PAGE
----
The next Labour leader cannot be “Corbyn without a beard”, according to one of the party’s ousted MPs.
Caroline Flint, who lost Don Valley after 22 years, launched a frank attack on the “ardent Remainers” in Labour’s shadow cabinet.
She said the party’s backing for a second referendum – pushed by the likes of shadow Brexit secretary Sir Keir Starmer and shadow foreign secretary Emily Thornberry – had “contributed to sacrificing 59 seats”.
Jeremy Corbyn has promised to stand down as leader following a “period of reflection” in the wake of the party’s election defeat.
In an open letter published this weekend, he apologised to Labour supporters and acknowledged the party “came up short”.
Labour came close to dropping below 200 seats in the party’s worst performance since the 1930s.
The election saw many seats in the North and the Midlands – the party’s traditional base of support – elect a Conservative MP for the first time in decades.
Asked who should succeed Mr Corbyn, Ms Flint told Sky’s Sophy Ridge On Sunday: “I don’t think it should be anybody who has had a hand in our Brexit strategy over the last few years, and I don’t think it can be Corbyn without a beard, I think that would be the wrong move as well.”
She added: “I don’t believe anybody who have been the architects of our European policy in the last few years is credible to be leader – I don’t think they can win back these seats.”
Ms Flint claimed that Ms Thornberry once said to a fellow MP that she was “glad my constituents aren’t as stupid as yours”.
Ms Thornberry later labelled the claim a “total and utter lie”, adding: “I have never said this to anyone nor anything like it.”
:: Listen to Sophy Ridge on Sunday on Apple podcasts, Google podcasts, Spotify, Spreaker
Mr Corbyn’s promise to stand aside has fired the starting gun on the race to succeed him, with numerous candidates being suggested in recent days.
Shadow justice secretary Richard Burgon told Sky News that he was backing Rebecca Long-Bailey, the shadow business secretary, and was considering running as her deputy.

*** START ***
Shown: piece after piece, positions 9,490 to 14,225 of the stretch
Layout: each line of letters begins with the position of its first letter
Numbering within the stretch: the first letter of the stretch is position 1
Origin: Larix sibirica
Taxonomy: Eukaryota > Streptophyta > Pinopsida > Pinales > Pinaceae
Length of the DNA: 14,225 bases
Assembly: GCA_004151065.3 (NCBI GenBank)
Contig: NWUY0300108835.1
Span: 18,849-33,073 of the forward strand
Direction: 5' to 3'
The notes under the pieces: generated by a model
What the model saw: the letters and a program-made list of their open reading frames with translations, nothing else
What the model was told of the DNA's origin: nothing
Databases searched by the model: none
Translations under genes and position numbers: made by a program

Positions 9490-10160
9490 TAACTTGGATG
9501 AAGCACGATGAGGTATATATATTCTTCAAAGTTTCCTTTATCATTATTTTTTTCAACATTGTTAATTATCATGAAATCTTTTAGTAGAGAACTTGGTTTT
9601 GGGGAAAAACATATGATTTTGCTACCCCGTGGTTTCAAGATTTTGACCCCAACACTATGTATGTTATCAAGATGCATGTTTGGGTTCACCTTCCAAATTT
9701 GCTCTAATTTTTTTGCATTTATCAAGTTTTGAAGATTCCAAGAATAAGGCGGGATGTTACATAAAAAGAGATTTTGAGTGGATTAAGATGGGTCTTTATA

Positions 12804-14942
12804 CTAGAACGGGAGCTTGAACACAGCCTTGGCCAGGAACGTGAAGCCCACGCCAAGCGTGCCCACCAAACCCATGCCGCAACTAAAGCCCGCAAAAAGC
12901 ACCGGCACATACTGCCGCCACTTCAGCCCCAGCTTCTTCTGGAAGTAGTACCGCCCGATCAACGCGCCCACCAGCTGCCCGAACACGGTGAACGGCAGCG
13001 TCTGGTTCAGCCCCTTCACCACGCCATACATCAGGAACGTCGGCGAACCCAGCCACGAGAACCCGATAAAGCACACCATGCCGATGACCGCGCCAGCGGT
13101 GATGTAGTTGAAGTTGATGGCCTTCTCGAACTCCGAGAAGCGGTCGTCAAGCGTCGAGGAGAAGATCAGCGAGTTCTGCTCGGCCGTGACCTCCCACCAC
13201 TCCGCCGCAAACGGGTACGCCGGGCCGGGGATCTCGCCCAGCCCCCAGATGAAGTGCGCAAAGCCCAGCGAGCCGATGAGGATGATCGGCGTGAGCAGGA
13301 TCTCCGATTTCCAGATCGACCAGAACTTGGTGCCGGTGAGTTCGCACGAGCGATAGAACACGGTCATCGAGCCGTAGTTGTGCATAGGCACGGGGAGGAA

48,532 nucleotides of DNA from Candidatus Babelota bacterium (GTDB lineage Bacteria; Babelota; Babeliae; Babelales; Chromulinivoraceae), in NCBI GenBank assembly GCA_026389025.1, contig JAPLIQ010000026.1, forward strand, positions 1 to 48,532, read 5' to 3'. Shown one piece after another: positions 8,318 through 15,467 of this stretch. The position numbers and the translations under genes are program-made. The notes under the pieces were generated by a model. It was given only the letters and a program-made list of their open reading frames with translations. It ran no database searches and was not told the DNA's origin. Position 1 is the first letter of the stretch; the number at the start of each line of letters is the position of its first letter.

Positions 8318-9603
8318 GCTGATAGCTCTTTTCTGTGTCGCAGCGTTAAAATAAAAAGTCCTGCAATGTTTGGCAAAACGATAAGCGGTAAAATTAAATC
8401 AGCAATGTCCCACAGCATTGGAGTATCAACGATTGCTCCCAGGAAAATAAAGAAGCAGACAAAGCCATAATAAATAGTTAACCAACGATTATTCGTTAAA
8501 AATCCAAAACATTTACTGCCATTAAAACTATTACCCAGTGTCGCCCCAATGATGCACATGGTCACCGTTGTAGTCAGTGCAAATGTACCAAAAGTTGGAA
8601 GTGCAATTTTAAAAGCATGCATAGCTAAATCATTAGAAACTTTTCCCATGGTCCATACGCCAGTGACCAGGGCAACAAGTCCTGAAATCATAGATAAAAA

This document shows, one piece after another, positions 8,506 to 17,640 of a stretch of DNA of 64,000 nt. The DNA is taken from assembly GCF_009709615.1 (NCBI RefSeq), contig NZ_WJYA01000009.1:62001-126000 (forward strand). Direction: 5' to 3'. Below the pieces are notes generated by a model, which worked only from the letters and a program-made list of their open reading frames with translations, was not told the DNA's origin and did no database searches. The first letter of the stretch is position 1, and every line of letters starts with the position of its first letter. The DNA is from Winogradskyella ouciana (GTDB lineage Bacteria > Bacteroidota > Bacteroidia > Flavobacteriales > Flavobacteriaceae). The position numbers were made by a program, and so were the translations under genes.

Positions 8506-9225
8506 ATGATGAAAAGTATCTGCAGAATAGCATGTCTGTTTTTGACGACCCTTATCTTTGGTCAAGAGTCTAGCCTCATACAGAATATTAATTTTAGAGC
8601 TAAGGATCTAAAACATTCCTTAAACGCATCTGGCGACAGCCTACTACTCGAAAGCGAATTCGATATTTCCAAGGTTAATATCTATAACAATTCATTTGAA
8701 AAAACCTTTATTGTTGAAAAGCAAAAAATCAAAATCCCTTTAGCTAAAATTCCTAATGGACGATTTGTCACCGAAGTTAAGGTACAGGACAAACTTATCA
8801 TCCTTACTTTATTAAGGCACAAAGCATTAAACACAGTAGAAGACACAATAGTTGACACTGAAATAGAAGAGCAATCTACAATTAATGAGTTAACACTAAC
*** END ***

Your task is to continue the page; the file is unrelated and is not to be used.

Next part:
He admitted that the party’s Brexit strategy had not worked.
“I think it was right to attempt to bring the country together on that basis. Did it fail? We’ve got to be open, it did fail,” Mr Burgon told Sophy Ridge on Sunday.
“It was a disastrous election result and for that we are truly sorry.”
Mr Burgon added that the party’s “biggest mistake” was “perhaps underestimating the desire for people who had voted Leave to leave the European Union”.
Former London mayor Ken Livingstone told Sky News Mr Corbyn had been the subject of the “most vile smear campaign” by the media.
“The media coverage implied that we were institutionally antisemitic and that was completely and utterly untrue,” he said.
Defending Mr Corbyn, Mr Livingstone added: “He ran the best campaign he could, but in a completely hostile environment.”
Wigan MP Lisa Nandy, meanwhile, has confirmed she is “seriously thinking” about running to replace Mr Corbyn.
She told the BBC’s Andrew Marr Show that the party has a “very, very hard road” to win back the trust of Labour voters in northern towns.
Shadow chancellor John McDonnell told the same programme he expects the change in leadership to take place within eight to 10 weeks.
He said Ms Long-Bailey “could be a brilliant leader” and also praised frontbenchers Angela Rayner, Mr Burgon and Dawn Butler.
Mr McDonnell said he would “prefer others” to Labour MP Jess Phillips before describing her as “really talented”, adding: “I want someone who actually has been really solidly involved in the development of existing policy – that’s why Becky and Angie and Dawn and others have been so good.”
He also said it was “most probably time for a non-metropolitan”, adding: “I think it is time for a non-London MP, we need a northern voice as much as possible.”
Addressing Labour’s election defeat, Mr McDonnell said: “It’s on me, let’s take it on the chin, I own this disaster so I apologise to all those wonderful Labour MPs who have lost their seats and who worked so hard.”
Unite boss Len McCluskey, a key Corbyn ally, said policies in the party’s manifesto were “very popular, but “we very evidently didn’t win the argument over Brexit”.
He said the “consequences of becoming a party that offered a second referendum” were not fully understood.
“We always knew that would be dangerous within our heartlands and it was our task, all of our tasks, to try and get the message across that there’s more to life than Brexit – and we failed,” Mr McCluskey said.